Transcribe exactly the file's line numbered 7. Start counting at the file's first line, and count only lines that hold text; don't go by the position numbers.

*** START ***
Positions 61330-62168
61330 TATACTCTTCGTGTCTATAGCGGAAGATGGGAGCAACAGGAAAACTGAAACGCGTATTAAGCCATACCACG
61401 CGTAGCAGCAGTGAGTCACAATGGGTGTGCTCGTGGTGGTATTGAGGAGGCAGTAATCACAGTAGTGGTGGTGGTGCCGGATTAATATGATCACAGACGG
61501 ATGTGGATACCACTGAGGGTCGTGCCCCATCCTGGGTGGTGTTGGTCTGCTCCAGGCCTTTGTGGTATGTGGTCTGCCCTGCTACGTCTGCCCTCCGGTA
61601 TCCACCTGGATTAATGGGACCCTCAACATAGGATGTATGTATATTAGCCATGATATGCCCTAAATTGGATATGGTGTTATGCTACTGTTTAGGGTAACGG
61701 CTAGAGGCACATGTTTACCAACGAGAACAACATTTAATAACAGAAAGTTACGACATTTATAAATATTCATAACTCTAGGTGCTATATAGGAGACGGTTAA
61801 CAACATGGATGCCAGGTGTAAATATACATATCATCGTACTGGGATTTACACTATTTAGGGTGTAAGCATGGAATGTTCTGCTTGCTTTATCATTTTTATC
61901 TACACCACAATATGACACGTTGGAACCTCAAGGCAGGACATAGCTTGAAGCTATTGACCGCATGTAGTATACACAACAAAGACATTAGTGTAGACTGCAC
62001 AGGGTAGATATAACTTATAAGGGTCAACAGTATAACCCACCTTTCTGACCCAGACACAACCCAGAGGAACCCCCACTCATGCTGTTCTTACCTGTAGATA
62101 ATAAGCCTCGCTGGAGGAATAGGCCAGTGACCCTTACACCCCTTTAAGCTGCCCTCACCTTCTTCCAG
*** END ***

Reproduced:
61801 CAACATGGATGCCAGGTGTAAATATACATATCATCGTACTGGGATTTACACTATTTAGGGTGTAAGCATGGAATGTTCTGCTTGCTTTATCATTTTTATC